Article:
March 15, 2019

Defining Replacement Cost Value for Property Insurance

Origami boats, one red followed by two blue followed by two green on a pale grey background

As you begin the process of placing your insurance policy with your broker you may discuss how property will be valued and replaced if you make an insurance claim. Often, two options are discussed: Actual Cash Value and Replacement Cost.


Replacement cost (usually abbreviated to RC) is the cost to replace property with like, kind, and quality, without any deduction for depreciation. It is a fairway to address a loss for policyholders because items are replaced based on the value on the date of the loss. Policyholders, with the help of their adjusters, are expected to replace property within a reasonable time period and within any policy limitations. The item(s) must be replaced in order to obtain the replacement cost; otherwise the basis of settlement is actual cash value.

How is Replacement Cost Calculated?

Together with your insurance adjuster, you will provide an inventory of the items that were lost. Typically, the insurer will ask for some proof of ownership such as receipts, appraisals, manual information, and photographs – taking into consideration that some items will be harder to verify than others. To receive replacement cost, the items must be replaced. The insurer may provide you with a vendor who can help you source items or you may purchase on your own and submit receipts for reimbursement.


Picture this, a small fire in your kitchen damages the oven and the ceiling. The following items were damaged beyond repair and are eligible for replacement cost coverage under the terms of your policy:

  • An electric oven and stove top – $750
  • Laminate cupboards – $1,000
  • 10-piece stainless steel cookware set – $500

Large kitchen with white cabinets laminate counters and sage green walls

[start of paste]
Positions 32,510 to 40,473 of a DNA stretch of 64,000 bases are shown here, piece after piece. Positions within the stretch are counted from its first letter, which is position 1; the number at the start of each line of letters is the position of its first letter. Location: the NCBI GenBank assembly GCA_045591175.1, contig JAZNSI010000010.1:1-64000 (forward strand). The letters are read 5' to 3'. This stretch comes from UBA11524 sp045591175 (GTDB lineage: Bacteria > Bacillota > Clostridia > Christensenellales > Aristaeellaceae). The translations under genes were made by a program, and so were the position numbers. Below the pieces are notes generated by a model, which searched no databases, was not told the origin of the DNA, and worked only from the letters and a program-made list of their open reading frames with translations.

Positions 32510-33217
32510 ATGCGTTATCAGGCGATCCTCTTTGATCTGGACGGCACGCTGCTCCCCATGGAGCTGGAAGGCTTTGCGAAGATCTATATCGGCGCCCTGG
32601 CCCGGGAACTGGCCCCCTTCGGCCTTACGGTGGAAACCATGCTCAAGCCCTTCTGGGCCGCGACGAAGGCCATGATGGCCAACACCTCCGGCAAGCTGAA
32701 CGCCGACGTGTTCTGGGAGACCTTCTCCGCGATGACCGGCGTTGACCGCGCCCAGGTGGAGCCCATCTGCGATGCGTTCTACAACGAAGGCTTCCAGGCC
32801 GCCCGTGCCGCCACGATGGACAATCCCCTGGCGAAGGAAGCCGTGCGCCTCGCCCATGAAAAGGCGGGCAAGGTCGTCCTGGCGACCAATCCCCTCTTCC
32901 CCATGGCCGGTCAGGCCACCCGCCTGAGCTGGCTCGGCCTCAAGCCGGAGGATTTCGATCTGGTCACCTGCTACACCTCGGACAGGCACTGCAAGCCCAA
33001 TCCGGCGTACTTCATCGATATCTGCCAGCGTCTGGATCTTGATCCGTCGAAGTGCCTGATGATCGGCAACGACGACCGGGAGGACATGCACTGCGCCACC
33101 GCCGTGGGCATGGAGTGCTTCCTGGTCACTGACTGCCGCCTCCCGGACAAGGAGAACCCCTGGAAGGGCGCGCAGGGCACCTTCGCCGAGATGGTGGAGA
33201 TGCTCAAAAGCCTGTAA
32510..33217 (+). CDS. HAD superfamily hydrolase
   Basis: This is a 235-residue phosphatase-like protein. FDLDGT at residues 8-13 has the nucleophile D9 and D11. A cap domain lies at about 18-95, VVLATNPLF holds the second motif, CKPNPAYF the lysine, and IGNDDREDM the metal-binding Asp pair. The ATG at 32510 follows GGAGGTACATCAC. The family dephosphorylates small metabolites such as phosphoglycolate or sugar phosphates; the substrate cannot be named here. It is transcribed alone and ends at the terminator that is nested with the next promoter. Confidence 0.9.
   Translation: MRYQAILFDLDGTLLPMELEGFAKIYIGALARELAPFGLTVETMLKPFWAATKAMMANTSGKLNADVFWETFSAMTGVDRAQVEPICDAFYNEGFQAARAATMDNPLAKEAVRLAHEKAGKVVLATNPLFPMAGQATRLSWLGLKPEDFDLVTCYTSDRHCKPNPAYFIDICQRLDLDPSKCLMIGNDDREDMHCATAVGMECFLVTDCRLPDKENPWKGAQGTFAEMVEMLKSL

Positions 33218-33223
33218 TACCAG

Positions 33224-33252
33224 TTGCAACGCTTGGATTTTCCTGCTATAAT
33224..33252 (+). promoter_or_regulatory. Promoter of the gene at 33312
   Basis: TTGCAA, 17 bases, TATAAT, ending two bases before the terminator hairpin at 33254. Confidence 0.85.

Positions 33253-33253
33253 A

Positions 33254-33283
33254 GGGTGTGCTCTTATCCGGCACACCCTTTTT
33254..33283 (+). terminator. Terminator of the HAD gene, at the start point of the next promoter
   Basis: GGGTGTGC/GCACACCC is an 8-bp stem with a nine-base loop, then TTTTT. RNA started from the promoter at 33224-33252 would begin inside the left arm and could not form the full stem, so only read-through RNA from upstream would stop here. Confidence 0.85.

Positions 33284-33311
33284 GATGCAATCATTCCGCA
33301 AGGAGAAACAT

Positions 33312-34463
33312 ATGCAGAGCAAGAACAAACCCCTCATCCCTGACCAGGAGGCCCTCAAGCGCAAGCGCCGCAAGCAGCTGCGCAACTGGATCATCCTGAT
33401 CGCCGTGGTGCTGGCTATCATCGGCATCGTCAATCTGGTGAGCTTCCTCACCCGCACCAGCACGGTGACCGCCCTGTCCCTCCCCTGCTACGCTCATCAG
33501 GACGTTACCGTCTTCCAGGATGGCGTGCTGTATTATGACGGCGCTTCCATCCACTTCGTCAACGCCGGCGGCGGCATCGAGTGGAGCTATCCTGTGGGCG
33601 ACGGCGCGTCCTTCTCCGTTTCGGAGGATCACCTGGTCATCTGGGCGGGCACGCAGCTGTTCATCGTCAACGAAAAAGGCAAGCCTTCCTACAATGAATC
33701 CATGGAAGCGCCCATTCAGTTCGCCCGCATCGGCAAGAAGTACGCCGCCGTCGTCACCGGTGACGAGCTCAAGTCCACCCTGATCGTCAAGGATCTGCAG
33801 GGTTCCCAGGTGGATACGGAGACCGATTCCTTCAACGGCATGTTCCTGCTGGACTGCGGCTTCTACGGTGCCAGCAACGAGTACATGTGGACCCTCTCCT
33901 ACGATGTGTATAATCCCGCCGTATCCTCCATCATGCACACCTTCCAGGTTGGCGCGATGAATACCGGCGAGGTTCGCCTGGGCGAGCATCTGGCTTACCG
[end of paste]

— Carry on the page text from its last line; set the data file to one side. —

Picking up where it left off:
Remember, policyholders must replace items with like, kind, and quality. Improvements to your property, like a high-end gas oven and stove top, are not part of replacement cost coverage. However, if you want to upgrade during the claims process, you would be responsible for the cost difference.

The claim would be calculated as follows:

$5,000 for repairs, salvage, and work
$2,250 for contents
Total $ 7,250

As part of the terms of your contract, a $1,000 deductible applies. So, the final payout for your claim is $6,250.

Replacement Cost and Insurance Policies

Replacement Cost is fast becoming the most common coverage offered within homeowner package policies. It can apply to your belongings, structure, or equipment depending on the insurance company and type of insurance you are purchasing. Speak with your insurance broker to see if you qualify for Replacement Cost coverage and how it may affect you in the event of a loss.

Bonus: Guaranteed Replacement Cost

If you have Guaranteed Replacement Cost (GRC) on your home insurance policy, you have all the benefits of RC with the addition of a guarantee to rebuild or replace the structure of your home even if the loss exceeds your insurance policy limits.  It is important to discuss GRC coverage with your insurance broker so you understand the exclusions and perils.

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